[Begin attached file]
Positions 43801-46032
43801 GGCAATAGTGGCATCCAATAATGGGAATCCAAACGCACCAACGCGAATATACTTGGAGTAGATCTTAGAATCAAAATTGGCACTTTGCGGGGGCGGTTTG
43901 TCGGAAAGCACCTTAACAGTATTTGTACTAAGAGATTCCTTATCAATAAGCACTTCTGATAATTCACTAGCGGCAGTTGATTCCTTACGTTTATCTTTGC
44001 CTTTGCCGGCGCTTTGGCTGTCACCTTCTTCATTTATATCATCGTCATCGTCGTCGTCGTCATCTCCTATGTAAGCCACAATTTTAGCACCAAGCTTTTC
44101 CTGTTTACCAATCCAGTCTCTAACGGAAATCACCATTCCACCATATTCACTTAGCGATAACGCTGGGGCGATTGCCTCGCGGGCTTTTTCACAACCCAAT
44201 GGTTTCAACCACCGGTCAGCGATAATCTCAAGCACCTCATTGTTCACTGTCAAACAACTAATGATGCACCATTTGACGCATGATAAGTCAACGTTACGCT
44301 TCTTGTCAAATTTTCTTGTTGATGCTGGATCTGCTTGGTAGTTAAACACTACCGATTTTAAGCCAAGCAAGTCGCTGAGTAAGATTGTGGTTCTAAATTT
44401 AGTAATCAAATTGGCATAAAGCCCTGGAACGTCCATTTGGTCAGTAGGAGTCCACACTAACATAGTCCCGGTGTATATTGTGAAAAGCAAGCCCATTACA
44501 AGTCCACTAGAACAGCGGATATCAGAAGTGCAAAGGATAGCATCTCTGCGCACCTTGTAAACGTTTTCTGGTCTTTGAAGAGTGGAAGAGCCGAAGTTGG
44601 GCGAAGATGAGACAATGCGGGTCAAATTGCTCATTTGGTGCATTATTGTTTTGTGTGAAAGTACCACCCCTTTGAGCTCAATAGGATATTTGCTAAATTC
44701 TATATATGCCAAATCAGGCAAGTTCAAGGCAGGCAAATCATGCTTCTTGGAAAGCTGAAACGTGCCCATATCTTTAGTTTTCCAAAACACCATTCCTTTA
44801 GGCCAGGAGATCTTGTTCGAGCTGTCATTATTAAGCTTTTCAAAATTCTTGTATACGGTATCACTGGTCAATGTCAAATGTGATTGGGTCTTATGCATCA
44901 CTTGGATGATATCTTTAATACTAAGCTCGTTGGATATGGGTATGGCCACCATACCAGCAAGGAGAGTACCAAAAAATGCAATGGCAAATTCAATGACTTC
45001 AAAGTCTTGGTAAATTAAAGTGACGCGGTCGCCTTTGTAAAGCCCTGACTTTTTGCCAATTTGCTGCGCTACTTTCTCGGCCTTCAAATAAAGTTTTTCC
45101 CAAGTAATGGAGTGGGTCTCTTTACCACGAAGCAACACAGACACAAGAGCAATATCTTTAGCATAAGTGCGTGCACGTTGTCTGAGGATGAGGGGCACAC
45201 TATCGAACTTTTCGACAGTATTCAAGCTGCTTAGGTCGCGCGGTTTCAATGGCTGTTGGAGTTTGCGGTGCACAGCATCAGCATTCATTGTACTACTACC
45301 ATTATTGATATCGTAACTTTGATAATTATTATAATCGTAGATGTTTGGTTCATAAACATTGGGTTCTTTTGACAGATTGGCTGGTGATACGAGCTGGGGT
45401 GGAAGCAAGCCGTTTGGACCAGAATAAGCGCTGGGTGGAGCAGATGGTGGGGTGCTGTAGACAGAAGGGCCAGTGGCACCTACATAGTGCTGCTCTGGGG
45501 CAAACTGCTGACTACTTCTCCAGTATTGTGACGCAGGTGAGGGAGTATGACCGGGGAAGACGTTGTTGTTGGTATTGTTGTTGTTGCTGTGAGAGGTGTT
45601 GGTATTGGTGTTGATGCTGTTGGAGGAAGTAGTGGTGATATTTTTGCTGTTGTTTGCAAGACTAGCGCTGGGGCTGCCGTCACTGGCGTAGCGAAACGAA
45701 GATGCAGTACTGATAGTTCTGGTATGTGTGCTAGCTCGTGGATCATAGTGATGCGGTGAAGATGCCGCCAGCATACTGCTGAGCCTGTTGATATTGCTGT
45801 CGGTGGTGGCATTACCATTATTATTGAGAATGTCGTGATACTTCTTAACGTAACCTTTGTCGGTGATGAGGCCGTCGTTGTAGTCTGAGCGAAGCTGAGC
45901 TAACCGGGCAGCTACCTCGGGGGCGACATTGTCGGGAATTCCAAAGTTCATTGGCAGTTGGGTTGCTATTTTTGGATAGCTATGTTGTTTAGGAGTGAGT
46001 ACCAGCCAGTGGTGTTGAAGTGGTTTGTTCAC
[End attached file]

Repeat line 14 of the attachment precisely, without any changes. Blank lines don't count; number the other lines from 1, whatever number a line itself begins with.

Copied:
45001 AAAGTCTTGGTAAATTAAAGTGACGCGGTCGCCTTTGTAAAGCCCTGACTTTTTGCCAATTTGCTGCGCTACTTTCTCGGCCTTCAAATAAAGTTTTTCC